Interesting fact: The Paradise region was once home to the world’s highest recorded amount of snowfall in a single year, reaching 93.5 feet (28.5 meters) during the winter of 1971-1972.

Longmire (located at 46.75°N 121.81°W): Longmire is a visitor center within Mount Rainier National Park, situated about 6.5 miles (10.5 km) to the east of the Nisqually Entrance. It was named after James Longmire, one of the first settlers in the Puget Sound region. The area, surrounded by old-growth trees like Douglas fir and western red cedar, sits between The Ramparts Ridge and Tatoosh Range at an elevation of 2,761 feet (842 m).

In Longmire, visitors can find the National Park Inn, the Longmire Museum, and the former 1928 National Park Service Administration Building, now serving as a Wilderness Information Center. The National Park Inn is the only year-round accommodation available within the park. It’s also the second most popular destination for visitors after Paradise; according to 2000 data, 38% of the more than 1.3 million people who visited the park made their way to Longmire.

Located in the National Historic Landmark District at Longmire, the Administration Building serves as the seasonal home for the Longmire Wilderness Information Center. Photo: NPS

For outdoor enthusiasts looking to explore more of the park, Cougar Rock Campground is located approximately 2 miles (3.2 km) northwest of Longmire and offers 173 individual campsites and 5 group sites from late May until late September. Lastly, Longmire is a starting point for those embarking on the renowned Wonderland Trail adventure.

Sunrise (located at 46.91°N 121.64°W): Situated in the northeastern area of the park, Sunrise is a popular lodge and visitor center. It holds the title of being the highest point in the park that can be reached by vehicle, with an elevation of 6,400 feet (1,950 m).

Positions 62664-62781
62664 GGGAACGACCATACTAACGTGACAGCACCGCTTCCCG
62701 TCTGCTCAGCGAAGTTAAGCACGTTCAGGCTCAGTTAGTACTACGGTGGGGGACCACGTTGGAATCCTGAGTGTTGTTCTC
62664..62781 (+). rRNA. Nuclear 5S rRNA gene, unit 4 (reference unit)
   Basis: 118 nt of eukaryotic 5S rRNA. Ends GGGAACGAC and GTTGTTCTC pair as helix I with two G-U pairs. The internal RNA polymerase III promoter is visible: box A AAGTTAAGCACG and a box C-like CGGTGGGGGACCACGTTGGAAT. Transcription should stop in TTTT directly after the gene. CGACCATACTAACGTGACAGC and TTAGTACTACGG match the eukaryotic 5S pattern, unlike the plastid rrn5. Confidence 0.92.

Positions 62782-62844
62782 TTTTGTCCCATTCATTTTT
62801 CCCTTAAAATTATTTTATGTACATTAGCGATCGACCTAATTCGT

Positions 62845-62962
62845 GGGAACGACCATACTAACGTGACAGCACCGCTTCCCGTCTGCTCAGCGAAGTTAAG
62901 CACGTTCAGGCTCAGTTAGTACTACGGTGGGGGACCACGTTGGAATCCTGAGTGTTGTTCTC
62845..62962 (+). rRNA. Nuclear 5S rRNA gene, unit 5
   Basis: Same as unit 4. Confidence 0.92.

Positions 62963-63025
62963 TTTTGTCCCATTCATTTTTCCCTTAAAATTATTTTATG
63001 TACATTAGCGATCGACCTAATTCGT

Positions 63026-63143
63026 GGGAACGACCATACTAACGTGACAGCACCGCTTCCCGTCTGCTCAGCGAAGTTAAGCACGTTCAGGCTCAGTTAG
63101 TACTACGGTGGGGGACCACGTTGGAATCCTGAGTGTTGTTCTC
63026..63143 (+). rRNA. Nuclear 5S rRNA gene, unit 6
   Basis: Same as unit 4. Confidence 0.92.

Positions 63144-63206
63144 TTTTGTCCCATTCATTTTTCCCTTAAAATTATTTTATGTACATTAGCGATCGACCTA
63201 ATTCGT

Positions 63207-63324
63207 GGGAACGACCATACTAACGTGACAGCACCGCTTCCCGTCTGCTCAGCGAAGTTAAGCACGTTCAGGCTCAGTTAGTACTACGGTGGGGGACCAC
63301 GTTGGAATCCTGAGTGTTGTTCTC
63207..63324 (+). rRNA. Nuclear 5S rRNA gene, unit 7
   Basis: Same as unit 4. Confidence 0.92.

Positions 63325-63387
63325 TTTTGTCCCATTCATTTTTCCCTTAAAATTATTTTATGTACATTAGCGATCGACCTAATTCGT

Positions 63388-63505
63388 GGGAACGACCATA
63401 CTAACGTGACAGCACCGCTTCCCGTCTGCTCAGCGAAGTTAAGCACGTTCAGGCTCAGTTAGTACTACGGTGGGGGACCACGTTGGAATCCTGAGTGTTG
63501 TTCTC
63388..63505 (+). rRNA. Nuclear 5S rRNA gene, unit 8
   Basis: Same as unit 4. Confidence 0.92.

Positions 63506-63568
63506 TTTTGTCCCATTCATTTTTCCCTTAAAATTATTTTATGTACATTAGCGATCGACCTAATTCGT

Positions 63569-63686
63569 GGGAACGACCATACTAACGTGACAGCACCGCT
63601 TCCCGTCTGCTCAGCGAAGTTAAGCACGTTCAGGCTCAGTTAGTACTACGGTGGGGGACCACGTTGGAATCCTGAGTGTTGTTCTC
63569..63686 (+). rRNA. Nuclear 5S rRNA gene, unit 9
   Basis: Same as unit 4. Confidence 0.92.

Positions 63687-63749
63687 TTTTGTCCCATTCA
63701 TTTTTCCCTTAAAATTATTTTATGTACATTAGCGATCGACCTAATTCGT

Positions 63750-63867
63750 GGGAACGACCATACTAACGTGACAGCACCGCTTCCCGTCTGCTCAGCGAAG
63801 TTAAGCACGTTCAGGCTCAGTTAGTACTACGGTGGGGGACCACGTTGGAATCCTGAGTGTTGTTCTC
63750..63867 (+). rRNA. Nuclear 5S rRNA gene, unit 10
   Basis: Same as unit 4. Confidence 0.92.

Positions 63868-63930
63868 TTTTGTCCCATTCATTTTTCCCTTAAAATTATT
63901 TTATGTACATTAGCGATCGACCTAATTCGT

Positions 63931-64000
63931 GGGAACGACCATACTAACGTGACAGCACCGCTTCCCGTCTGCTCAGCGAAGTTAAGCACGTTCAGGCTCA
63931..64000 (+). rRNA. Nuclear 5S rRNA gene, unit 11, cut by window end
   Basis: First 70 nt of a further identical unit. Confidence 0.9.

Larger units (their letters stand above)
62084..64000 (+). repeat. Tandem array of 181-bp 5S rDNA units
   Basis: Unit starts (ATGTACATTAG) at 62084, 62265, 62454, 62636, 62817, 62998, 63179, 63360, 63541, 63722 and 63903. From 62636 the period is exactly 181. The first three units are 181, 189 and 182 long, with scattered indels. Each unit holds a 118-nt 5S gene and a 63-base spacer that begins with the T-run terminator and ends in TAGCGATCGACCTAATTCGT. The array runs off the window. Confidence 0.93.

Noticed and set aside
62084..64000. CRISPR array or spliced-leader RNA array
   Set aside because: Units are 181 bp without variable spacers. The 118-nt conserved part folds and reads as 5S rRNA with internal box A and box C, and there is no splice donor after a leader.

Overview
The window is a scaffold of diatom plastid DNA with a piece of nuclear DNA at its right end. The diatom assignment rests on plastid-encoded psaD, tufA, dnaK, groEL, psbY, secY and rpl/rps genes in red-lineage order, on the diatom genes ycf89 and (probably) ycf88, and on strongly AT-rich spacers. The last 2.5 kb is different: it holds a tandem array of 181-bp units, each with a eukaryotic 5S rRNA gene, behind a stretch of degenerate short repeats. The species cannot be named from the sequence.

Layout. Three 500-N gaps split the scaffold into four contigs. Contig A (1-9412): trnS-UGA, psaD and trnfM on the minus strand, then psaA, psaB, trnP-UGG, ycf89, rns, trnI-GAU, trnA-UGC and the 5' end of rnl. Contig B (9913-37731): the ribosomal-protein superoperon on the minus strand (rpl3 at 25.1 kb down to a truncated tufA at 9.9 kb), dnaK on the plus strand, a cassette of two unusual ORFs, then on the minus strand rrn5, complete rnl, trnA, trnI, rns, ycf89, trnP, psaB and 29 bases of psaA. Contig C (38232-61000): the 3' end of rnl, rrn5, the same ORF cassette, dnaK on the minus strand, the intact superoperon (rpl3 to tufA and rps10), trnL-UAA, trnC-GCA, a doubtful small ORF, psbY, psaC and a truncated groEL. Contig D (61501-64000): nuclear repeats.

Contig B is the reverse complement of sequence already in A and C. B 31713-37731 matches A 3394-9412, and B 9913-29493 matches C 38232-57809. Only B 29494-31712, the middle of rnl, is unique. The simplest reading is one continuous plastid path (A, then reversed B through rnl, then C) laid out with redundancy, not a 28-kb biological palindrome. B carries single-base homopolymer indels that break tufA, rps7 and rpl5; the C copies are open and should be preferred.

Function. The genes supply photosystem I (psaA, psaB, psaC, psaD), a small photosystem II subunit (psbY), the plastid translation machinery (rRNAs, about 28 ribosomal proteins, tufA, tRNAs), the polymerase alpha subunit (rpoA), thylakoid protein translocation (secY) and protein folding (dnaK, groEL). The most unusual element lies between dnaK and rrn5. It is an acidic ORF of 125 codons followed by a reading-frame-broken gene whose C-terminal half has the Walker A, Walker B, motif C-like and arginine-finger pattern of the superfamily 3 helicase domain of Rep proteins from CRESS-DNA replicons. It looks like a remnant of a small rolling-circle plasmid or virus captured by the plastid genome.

During the summer season, the meadows are filled with colorful wildflow ers. Surrounding the lodge are numerous hiking trails, including Mount Fremont, Burroughs Mountain, and Sourdough Ridge. On clear days, visitors can enjoy awe-inspiring views of Mount Rainier and Emmons Glacier from Sunrise. At Sunrise Point, one can take in panoramic vistas of the surrounding valleys, other Cascade Range volcanoes such as Mount Adams, and of course, majestic Mount Rainier. With its stunning scenery and well-maintained trails, it’s no wonder that Sunrise is the park’s second most popular destination.

Sunrise Lake from Sunrise Point in Mt Rainier National Park

To reach Sunrise, one must travel 60 miles northeast from the Nisqually Entrance. The easiest way to access this location is through a 10-mile (16 km) turnoff from State Route 410 near the White River entrance.

Ohanapecosh: Nestled in the southeast corner of the park, Ohanapecosh gets its name from a Taidnapam Indian settlement along the river, meaning “standing at the edge.” Surrounded by lush Douglas-firs, western red cedars, and western hemlocks, Ohanapecosh offers visitors the chance to explore an old-growth forest and all its intricate beauty. The east side of the park is typically drier and sunnier compared to the west side, making it a great option for those seeking refuge from wet and foggy conditions in Paradise and Longmire.